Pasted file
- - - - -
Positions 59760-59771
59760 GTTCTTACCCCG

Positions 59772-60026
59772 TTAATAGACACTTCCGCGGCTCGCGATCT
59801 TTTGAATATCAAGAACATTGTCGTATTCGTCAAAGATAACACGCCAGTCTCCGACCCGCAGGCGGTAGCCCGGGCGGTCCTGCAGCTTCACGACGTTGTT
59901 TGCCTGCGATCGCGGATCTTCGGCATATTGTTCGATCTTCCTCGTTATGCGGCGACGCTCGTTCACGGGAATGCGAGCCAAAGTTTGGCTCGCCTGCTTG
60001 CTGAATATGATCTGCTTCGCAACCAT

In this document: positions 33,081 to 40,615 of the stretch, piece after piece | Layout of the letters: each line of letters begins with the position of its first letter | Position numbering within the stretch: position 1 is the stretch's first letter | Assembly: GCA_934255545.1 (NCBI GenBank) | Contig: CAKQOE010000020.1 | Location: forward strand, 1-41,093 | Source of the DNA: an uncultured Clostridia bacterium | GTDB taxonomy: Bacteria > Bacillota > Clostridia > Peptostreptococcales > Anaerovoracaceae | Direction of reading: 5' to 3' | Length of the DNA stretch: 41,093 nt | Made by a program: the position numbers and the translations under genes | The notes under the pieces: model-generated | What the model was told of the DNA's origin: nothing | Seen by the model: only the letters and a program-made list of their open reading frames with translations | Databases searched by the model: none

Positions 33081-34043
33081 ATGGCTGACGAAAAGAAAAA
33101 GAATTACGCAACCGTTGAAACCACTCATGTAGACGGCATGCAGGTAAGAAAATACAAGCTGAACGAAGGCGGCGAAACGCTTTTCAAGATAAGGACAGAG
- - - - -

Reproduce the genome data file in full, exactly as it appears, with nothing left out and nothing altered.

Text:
Positions 59760-59771
59760 GTTCTTACCCCG

Positions 59772-60026
59772 TTAATAGACACTTCCGCGGCTCGCGATCT
59801 TTTGAATATCAAGAACATTGTCGTATTCGTCAAAGATAACACGCCAGTCTCCGACCCGCAGGCGGTAGCCCGGGCGGTCCTGCAGCTTCACGACGTTGTT
59901 TGCCTGCGATCGCGGATCTTCGGCATATTGTTCGATCTTCCTCGTTATGCGGCGACGCTCGTTCACGGGAATGCGAGCCAAAGTTTGGCTCGCCTGCTTG
60001 CTGAATATGATCTGCTTCGCAACCAT

In this document: positions 33,081 to 40,615 of the stretch, piece after piece | Layout of the letters: each line of letters begins with the position of its first letter | Position numbering within the stretch: position 1 is the stretch's first letter | Assembly: GCA_934255545.1 (NCBI GenBank) | Contig: CAKQOE010000020.1 | Location: forward strand, 1-41,093 | Source of the DNA: an uncultured Clostridia bacterium | GTDB taxonomy: Bacteria > Bacillota > Clostridia > Peptostreptococcales > Anaerovoracaceae | Direction of reading: 5' to 3' | Length of the DNA stretch: 41,093 nt | Made by a program: the position numbers and the translations under genes | The notes under the pieces: model-generated | What the model was told of the DNA's origin: nothing | Seen by the model: only the letters and a program-made list of their open reading frames with translations | Databases searched by the model: none

Positions 33081-34043
33081 ATGGCTGACGAAAAGAAAAA
33101 GAATTACGCAACCGTTGAAACCACTCATGTAGACGGCATGCAGGTAAGAAAATACAAGCTGAACGAAGGCGGCGAAACGCTTTTCAAGATAAGGACAGAG